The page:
In order to model a sanitation facility that will improve upon the water and sanitation situation plaguing Monwabisi Park, the evolution, current state, and previously attempted solutions for the problem must first be fully understood. The following background thus outlines the impact of the region’s transition from apartheid oppression to post-apartheid privileges on its water and sanitation circumstances. Primary concerns for resident health and well-being due to Monwabisi Park’s current conditions and common practices are then identified, and preceding efforts to address them both within the park and across the globe are highlighted. Finally, the water facility designs and sanitation system suggestions provided by the previous two years’ WPI teams and international case studies will be described as the foundation from which our work expanded.

* * *

The World Health Organization recognizes unsafe water supply and poor sanitation as one of the most common “preventable risks” leading to mortality across the globe. Unsafe water and inadequate sanitation and hygiene are the leading contributors to the transmission of a wide variety of illnesses, including schistosomiasis, trachoma, hepatitis, worm infestations, cholera, and the particularly devastating diarrhoeal diseases. As of 2006, there were 54 countries in which more than half of the population lacked access to satisfactory sanitation facilities, while 14% of the global population remained without access to improved drinking water. Together, these two statistical categories total to 0ver two billion people without improved sanitation and close to one billion people without improved water supplies (World Health Organization, 2009).

water and sanitation history

History of Water and Sanitation in South Africa

Cape Town, South Africa may be considered one of the most beautiful cities in the world (, 2009), but it is not exempt from this global epidemic of inadequate water infrastructure. As the Apartheid era came to a close, South African natives began to migrate to the major cities in order to exercise their hard earned rights for equal opportunity. This massive influx of people led to an over-saturated job market, which directly resulted in the swell of “squatter camps”- temporary dwellings for migrants in pursuit of jobs. Over time, these squatter camps have gradually evolved into permanent domiciles due to the absence of any significant efforts to formally accommodate their residents (Granfone et al, 2008).

water and sanitation pit latrine

Current Conditions & Common Practices within Monwabisi Park

The abandonment of official planning during the erection of squatter camps like Monwabisi Park, located in the Khayelitsha township, resulted in the inadequate provision of even the most basic services. The City of Cape Town has offered to provide pour flush toilets and “black bucket” service within the park, yet the toilets are sparse and largely nonfunctioning while the community has refused the unsanitary City black buckets altogether. In response, many residents have constructed  their own rudimentary pit latrines, however these facilities are generally unsanitary and often contribute to the contamination of the region’s ground water. The City of Cape Town also provides free, potable water to Monwabisi Park via municipal water taps, but many of these taps are broken due to vandalism and misuse. Contamination of the City water due to the infrequent advocation or application of sanitary practices during tap use and bucket transport can also render the water unsafe. The combination of these conditions fosters the uncontrolled proliferation of diarrhoeal diseases (Granfone et al, 2008).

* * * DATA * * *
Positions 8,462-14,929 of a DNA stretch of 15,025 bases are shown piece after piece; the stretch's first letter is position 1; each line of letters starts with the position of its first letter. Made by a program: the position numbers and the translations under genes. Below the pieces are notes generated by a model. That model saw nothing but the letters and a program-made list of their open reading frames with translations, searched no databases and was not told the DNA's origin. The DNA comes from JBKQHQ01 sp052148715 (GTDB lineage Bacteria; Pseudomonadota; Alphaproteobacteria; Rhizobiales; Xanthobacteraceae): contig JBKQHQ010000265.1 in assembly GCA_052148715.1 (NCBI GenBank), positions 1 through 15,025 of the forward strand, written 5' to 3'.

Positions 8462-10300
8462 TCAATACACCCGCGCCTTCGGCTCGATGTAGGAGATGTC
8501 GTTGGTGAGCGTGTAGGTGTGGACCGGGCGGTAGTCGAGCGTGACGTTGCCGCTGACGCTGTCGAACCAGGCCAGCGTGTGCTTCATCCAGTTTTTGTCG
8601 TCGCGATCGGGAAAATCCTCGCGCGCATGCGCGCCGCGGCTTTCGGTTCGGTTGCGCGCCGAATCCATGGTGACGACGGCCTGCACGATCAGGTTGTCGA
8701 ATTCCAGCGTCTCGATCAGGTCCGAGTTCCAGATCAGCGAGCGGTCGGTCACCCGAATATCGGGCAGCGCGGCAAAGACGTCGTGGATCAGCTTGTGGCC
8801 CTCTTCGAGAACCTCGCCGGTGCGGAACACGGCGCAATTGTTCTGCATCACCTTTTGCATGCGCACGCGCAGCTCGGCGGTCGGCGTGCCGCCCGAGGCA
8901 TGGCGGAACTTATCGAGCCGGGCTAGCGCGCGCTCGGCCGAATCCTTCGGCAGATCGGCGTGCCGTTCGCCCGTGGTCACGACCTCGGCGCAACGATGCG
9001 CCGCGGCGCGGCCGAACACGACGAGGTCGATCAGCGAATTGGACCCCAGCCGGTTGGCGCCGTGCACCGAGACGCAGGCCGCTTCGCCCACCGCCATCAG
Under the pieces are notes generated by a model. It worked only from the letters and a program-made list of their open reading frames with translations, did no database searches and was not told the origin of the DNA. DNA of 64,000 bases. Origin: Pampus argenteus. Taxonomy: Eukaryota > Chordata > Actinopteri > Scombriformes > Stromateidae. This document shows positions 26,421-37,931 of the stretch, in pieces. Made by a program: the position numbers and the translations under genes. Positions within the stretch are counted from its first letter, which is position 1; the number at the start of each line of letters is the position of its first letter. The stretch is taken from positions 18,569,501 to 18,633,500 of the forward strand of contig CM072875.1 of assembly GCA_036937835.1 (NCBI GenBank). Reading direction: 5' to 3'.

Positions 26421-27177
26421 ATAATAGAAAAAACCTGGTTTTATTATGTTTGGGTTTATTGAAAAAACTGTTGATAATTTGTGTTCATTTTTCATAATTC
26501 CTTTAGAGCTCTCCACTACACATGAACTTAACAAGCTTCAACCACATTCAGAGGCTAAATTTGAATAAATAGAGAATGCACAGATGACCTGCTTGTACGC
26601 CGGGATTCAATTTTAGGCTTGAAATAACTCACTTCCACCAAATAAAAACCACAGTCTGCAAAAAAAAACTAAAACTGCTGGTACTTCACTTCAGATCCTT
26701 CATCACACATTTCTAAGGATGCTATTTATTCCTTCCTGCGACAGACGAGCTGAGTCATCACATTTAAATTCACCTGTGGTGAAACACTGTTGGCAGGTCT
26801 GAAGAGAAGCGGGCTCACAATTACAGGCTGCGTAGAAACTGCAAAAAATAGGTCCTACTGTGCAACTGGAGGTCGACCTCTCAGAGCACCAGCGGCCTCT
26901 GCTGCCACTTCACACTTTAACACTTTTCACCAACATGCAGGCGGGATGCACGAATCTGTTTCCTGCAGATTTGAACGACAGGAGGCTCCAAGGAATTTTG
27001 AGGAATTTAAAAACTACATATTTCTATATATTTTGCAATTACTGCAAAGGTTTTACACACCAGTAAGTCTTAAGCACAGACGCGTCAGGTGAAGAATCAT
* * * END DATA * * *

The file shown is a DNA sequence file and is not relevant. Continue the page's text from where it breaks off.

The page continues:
water and sanitation park

Monwabisi Park as a Model for Redevelopment

The problems faced by the people residing in Monwabisi Park and other informal settlements have been recognized by preceding project groups, outside aid organizations such as the Shaster Foundation, and the City of Cape Town. The basis of this project was itself an expansion of the work performed by previous researchers. Through the exploration of case studies, we evaluated past successes and failures in similar situations. We used research conducted by last year’s WPI Major Qualifying Project and Interactive Qualifying Project teams in conjunction with the University of Cape Town and the local government for information specific to Monwabisi Park. This research and planning provided our project group with a robust framework to build upon.


water and sanitation case studies

Learning by Example: Case Studies

Despite the work that has already been done in Monwabisi Park, there is still a desperate need for immediate water and sanitation services. Thousands of citizens continue to follow unsafe sanitation practices, largely due to the lack of available alternatives. The law requires a family-to-toilet ratio of 5:1, and yet even if all toilets are assumed functional, 69 families must still share a single toilet. Water contamination still exists within the park, and the alarming 2005 infant mortality rate of 34.72% indicates that hygiene practices have not sufficiently improved to prevent the spread of disease. Previous efforts to provide clean water and adequate sanitation to the residents of informal settlements like Monwabisi Park may have set the stage for improvement, but has provided little to date in terms of tangible change for the community (Granfone et al, 2008).